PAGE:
The first female director of the New Zealand Security Intelligence Service

The past five years have seen what is possibly the greatest ever overhaul of our security services and much of it has been driven by spymaster Rebecca Kitteridge.

Kitteridge was the right person in the right place when the Government Communications Security Bureau was caught illegally spying on German entrepreneur Kim Dotcom.

That was late 2012 and Kitteridge, a lawyer, was working as Cabinet secretary at the time - a linchpin role holding the government together through the management of the framework inside which ministers run the country.


Then-Prime Minister Sir John Key appointed her to carry out an investigation into the GCSB, a task which could only be monumental considering its bunkered, secretive nature. It is not a place which welcomes outsiders, particularly those wanting to probe its inner workings.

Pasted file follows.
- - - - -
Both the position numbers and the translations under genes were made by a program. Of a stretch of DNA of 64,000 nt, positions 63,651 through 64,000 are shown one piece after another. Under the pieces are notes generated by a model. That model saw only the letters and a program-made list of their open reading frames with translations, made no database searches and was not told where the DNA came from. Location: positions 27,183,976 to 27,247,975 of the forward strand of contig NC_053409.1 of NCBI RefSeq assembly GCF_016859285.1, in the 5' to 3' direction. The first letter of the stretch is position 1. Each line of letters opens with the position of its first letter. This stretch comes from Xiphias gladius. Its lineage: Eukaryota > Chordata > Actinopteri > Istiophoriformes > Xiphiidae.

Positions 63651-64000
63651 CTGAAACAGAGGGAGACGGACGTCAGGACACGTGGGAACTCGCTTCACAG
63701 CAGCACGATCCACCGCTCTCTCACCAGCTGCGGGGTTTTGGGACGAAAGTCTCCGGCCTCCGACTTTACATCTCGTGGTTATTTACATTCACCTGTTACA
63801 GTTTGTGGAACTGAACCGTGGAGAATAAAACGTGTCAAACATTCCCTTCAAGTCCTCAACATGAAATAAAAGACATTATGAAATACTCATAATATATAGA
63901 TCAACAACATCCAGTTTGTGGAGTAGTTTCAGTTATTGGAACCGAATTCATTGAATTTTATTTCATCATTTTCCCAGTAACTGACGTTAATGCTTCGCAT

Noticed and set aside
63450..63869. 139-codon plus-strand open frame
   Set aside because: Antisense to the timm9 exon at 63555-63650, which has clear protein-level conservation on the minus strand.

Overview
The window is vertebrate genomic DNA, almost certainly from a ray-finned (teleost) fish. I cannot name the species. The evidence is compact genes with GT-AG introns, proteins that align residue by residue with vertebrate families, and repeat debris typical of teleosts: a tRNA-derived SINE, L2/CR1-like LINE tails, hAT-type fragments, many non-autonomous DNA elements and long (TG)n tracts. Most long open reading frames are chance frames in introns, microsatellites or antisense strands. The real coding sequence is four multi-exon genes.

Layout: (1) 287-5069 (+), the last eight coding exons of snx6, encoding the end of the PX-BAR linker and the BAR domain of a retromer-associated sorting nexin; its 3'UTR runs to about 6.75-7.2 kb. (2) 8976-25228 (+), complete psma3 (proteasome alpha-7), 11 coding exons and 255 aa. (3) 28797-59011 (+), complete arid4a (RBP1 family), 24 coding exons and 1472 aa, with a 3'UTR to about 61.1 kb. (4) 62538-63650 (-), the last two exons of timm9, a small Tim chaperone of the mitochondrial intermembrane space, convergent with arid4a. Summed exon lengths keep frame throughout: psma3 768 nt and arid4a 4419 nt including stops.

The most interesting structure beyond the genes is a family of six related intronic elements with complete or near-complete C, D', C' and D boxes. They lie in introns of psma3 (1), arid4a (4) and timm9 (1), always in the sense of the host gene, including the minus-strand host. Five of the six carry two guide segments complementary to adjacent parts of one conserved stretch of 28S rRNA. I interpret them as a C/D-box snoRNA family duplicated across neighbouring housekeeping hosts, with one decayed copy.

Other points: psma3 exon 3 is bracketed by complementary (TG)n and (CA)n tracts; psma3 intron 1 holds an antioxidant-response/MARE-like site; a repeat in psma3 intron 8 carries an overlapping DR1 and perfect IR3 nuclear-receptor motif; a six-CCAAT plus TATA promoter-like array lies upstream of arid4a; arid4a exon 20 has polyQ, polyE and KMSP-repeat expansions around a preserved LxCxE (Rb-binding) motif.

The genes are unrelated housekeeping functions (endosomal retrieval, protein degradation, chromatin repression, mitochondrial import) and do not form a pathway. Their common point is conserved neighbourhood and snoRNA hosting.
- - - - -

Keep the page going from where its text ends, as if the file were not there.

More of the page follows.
Her report in April 2013 was a precision strike. No sentence formed a headline but in totality, it was a scorching expose on a critical government agency which had strayed from the law by which it was meant to operate.

Kitteridge was then appointed to run the bureau's partner agency, the NZ Security Intelligence Service, where she has set about instituting similar reform. The issues exposed at the bureau were also found in the NZSIS, but without the accompany Dotcom drama.

As New Zealand's first female director-general, Kitteridge has overseen the service's thwarting of terror plots, managed an ongoing shift in culture and fought for - and won - a remarkable growth in funding and staff.

During this time, Kitteridge's leadership has seen the NZSIS embrace modern public sector essentials such as diversity and transparency.

The former service heads - like the agencies they led - were grey men.

Kitteridge, in contrast, was a burst of brilliant colour.